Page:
This is not actually a list of books to read..but a sequel to a story I had done long back on books to read…

If I remember right, my original list may not included Fooled by Randomness, Black Swan, or The Bed of Procruses – all are Taleb’s books. If you are not too keen on making a career in risk (yet to meet really smart people with a clear understanding of portfolio risk and portfolio insurance, so please do not be upset) please skip black swan. Reading fooled by randomness is fine…

For those people who read a book only once, the original list is fine..I was re-reading 2 classics – 1. a book by Peter Bernstein – Capital Ideas – regarding understanding the mathematical part of risk, and tracing some of the origins and 2. Innumeracy by John Allen Paulos.

Of course if you do read Peter Bernstein there is a logical, alas almost fatal attraction to some of the others like Paul Sameulson (I still wonder what is the relationship between Economics and Equity prices, but that is the limitation of my intellect, not Prof. Sameulson’s fault). Also takes you to the history of Dow, Barrons, and the origin of the Dow Jones Industrial Index – still attractive because it is simple to calculate. Does not matter that it is not representative of the US economy :-).

Of course with due respect to all other readers I hope Prof. Pattu reads this post and one paper of interest for him has to be Louis Bachelier – who had a 70 page essay on why ‘market prices cannot be predicted’ – this is a year 1900 paper, and still has some statements which ring true. It has a lot of math, but still very relevant.

His one line conclusion saying “the probability of price rise is equal to the probability of price fall’ is perhaps the beginning of the MPT (Modern Portfolio Theory). He felt that all the players think ‘the current market price’ is the best price for the share – otherwise the price would have changed.

Now take the price of real estate – do we not see such a trend?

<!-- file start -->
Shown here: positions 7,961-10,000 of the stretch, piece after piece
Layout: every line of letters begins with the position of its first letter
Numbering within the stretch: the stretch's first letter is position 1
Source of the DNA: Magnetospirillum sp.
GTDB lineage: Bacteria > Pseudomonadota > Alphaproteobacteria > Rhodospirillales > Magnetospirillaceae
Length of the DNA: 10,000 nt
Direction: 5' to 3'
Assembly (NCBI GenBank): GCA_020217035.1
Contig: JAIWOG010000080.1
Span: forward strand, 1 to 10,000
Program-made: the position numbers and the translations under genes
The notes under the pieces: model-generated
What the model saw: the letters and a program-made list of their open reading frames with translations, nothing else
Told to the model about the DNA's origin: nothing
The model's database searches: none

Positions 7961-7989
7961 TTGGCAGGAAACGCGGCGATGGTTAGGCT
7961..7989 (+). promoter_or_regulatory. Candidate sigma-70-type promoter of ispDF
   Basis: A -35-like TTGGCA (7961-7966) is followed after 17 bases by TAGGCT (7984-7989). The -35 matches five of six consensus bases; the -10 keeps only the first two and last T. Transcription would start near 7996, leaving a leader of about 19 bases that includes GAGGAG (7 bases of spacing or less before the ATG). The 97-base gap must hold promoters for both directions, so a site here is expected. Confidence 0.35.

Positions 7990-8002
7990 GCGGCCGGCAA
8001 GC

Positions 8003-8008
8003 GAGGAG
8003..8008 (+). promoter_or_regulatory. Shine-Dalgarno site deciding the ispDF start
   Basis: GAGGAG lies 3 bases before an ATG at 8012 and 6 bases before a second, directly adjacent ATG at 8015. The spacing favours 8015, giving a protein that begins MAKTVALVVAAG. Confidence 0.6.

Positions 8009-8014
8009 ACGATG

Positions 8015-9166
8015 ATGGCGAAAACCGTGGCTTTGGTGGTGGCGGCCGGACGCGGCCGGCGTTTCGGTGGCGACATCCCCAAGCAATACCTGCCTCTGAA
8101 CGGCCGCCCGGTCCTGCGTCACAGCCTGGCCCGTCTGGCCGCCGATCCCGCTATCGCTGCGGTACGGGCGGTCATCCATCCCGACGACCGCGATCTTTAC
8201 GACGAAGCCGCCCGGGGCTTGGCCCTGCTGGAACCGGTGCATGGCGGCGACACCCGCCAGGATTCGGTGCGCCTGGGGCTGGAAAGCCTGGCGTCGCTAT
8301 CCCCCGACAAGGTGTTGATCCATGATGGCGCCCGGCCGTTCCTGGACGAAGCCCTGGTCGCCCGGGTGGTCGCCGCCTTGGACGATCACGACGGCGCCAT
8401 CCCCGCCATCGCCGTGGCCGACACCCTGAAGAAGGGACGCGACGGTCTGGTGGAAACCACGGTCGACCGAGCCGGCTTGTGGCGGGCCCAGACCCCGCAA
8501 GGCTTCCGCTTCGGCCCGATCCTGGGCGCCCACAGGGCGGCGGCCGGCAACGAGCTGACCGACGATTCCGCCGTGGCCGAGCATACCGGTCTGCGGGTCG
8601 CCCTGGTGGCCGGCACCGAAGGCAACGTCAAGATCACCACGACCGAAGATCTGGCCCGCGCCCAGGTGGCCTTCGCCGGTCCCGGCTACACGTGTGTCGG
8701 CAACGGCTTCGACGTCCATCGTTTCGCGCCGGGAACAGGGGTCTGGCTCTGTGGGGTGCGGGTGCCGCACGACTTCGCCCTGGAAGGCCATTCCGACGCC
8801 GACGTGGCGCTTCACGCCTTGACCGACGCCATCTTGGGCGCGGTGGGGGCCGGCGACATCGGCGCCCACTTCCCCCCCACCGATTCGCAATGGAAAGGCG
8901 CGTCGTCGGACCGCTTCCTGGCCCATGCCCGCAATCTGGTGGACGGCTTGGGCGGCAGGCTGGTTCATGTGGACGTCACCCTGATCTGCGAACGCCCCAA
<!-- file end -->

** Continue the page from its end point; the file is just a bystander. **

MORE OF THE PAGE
Well about real estate …it will be a different post !!

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  1. Two most interesting and informative book on recent financial crisis -‘The Big Short’ by Michael Lewis and ‘The Greatest Trade Ever’ by Gregory Zuckerman.

  2. Just finished The Big Short (finally) and am coming around to Subra’s opinion on Michael Lewis- great author but good in small doses. Liars Poker is of course a great first book. Wish there were books like The Undercover Economist in the 80s – would not have fled Economics as a subject!For public policy and admin Lee Kuan Yew’s From Third World to First is still the best I have read.Eternally grateful for introducing Taleb.

  3. I introduced Taleb to many people – and most are happy with the intro. He is in a diff category. If markets interest you Bernstein’s Against the Gods and Capital Ideas – both are super books. Most of these books I can re read and re re read as many times as possible. Actually when I read them, I feel ashamed calling myself a writer. I hush it up 🙂

  4. Getting back to the habit of reading books has admittedly been my greatest gain since i have started taking interest in the topic of investing and personal finance about a year back.

    Of the few books which i have read in the last year like Intelligent Investor, Poor Charlies Almanack, Tipping Point, Predictably irrational, One Up on Wall Street, Invest The Happionaire Way, Cash the Crash, few annual letter’s of berkshire hathway and few more books…

    I like the ‘Poor Charlie’s Almanack’ the most. It’s very common sensical yet very profound. At the end of the book the author has also suggested a list of books to read.. around 10-20 of them. So, my to read list has only been growing in the past year and am very eager to read each one of them. Have read about taleb but yet to read any of his books. Will get to one soon.


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